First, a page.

“We did everything together, and I thought I knew her in and out but I was wrong,” Schuster said. “She liked to dabble in the occult, and my worst fear became real when I was possessed by a demon while with her one night. I would tell everyone I believed in Jesus but I wasn’t living for Him. I wasn’t a Christian. Even the demons believe that Jesus Christ is the Son of God.”

A new life begins

In the aftermath of that experience in March 2015 — the intervention of a Christian friend who spoke the words of Jesus to free her from the demon — Schuster became scared straight. But while she said she accepted Christ as Savior at the time, Schuster knew it was more out of fear of the demons and their return.

Schuster’s real conversion and acceptance of Jesus Christ’s gift of salvation came some weeks later.

“I was at home one night by myself praying and reading,” Schuster said. “It was such a sweet experience. I knew I wasn’t going back to where I was.”

Today, she’s married to a husband with a good job, is the mom of two (age 5 and four months), a waitress at a restaurant in Greensboro, and a Christ believer and follower.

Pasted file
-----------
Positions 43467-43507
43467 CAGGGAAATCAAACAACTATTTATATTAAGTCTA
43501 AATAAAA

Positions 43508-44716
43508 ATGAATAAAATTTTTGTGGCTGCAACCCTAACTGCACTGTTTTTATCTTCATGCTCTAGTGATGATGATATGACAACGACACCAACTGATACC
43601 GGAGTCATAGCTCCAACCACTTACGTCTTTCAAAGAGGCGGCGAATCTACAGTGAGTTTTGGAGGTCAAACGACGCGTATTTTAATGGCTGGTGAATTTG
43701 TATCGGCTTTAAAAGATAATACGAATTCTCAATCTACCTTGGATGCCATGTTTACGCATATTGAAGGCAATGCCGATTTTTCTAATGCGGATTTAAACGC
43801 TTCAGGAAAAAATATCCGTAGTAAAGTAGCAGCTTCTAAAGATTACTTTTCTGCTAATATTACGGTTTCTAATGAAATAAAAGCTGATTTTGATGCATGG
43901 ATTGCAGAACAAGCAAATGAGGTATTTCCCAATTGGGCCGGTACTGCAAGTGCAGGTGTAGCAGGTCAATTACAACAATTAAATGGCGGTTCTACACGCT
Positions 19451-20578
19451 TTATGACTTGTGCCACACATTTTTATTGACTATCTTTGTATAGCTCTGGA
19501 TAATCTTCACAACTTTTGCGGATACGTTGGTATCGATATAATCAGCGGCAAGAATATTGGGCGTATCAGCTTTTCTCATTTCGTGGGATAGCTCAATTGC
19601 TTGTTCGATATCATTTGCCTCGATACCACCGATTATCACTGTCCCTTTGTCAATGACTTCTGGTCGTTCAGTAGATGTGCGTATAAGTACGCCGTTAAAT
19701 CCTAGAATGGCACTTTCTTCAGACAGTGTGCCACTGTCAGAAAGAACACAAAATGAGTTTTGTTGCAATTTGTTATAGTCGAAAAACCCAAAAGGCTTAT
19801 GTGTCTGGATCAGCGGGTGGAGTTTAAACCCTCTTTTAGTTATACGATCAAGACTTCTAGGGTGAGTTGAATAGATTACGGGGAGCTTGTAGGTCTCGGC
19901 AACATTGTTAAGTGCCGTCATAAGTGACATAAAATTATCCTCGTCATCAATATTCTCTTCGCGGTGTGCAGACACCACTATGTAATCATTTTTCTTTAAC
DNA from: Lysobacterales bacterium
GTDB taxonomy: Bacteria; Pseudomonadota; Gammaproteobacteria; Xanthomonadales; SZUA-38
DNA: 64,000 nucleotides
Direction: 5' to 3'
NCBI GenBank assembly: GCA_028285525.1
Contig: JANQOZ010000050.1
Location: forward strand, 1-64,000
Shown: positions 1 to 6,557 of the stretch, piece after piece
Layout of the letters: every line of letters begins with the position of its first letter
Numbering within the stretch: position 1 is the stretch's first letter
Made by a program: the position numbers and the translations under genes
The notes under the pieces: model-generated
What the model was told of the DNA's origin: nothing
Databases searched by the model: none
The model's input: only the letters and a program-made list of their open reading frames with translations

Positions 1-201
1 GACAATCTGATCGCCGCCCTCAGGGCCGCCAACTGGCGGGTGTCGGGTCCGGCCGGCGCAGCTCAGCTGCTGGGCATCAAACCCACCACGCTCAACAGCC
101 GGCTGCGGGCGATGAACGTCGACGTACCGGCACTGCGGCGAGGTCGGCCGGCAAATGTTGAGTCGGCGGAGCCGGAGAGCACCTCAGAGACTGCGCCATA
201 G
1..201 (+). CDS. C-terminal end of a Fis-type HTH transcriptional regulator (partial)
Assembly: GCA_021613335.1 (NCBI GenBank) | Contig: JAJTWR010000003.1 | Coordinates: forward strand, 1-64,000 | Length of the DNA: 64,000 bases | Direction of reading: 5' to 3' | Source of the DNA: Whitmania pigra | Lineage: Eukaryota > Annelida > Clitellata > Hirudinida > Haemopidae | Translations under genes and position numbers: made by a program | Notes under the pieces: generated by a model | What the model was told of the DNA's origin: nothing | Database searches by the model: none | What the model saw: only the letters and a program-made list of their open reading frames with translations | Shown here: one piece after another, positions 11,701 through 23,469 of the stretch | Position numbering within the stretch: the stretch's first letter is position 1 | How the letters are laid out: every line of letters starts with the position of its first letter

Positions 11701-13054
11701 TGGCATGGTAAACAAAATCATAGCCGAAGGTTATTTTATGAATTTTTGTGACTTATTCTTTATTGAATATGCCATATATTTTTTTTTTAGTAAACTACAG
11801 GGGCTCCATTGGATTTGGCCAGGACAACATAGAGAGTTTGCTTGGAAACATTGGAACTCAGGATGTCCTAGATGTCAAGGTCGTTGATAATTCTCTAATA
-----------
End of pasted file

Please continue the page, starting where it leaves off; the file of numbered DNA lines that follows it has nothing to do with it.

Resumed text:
‘Forgiveness starts with me’

“What I’ve really struggled with is forgiving her for doing this to me,” Schuster said of the friend who brought the occult into her life. “I felt betrayed. She said she was my best friend and she totally flipped my world upside down. But I realize now that God used that experience, and my worst fear, to reach me.

“It was a real eye-opener to accept bad things that happened and look at the good that came out of them,” she said. “This March it will be two years since I have touched a drug. One of the things God did for me is that I have had no drug withdrawals at all and no urges to take them or medical complications. I am truly free.”

The more Decker spoke God’s truth into her life this month in his sermon series, Schuster said, the more she realized the problem was not her friend but her.

“In the long run, it was not her fault, it was my fault for following the wrong people and making the wrong choices,” Schuster said. “I realized this was not about my friend but me and how I couldn’t forgive myself for all the things I had done in the past. Forgiveness starts with me.”